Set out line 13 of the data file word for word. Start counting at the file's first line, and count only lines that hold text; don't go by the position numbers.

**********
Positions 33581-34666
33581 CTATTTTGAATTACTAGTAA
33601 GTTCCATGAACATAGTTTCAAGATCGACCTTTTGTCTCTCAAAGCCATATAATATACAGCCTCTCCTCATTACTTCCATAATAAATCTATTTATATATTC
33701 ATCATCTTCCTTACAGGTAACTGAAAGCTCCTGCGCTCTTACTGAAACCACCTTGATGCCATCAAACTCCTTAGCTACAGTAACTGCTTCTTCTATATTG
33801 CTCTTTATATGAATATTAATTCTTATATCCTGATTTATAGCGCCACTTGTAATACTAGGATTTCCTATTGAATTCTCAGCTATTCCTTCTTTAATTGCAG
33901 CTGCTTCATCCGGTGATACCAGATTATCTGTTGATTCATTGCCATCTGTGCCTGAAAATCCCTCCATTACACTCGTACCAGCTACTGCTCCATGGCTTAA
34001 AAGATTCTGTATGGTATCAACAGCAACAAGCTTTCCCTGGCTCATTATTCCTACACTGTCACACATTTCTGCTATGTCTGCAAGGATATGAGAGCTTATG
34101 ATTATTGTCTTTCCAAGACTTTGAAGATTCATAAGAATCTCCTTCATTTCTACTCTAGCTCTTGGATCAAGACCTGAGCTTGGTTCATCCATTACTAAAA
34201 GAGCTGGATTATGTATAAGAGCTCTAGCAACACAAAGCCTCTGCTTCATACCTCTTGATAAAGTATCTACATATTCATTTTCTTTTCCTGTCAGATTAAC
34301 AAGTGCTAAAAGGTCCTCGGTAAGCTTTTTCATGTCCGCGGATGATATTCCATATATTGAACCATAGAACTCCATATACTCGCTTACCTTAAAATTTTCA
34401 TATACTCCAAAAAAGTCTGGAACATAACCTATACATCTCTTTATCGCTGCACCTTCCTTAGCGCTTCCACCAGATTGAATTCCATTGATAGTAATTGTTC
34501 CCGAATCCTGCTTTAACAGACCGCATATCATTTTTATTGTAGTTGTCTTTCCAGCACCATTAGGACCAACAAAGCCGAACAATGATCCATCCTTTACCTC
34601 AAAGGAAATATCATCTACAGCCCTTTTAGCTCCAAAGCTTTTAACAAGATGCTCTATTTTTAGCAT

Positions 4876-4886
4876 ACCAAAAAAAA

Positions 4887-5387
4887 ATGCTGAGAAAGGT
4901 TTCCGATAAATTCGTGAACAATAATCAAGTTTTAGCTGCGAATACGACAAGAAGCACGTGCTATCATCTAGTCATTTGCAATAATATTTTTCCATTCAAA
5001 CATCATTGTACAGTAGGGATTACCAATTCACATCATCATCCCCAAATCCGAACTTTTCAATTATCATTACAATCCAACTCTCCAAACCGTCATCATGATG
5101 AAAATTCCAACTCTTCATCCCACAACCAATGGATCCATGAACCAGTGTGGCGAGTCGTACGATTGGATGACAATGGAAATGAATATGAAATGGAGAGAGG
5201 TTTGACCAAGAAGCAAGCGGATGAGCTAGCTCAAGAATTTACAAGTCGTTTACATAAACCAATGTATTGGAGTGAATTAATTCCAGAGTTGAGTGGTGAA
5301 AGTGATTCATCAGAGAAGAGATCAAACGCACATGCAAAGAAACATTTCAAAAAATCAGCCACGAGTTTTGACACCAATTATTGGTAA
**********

34601 AAAGGAAATATCATCTACAGCCCTTTTAGCTCCAAAGCTTTTAACAAGATGCTCTATTTTTAGCAT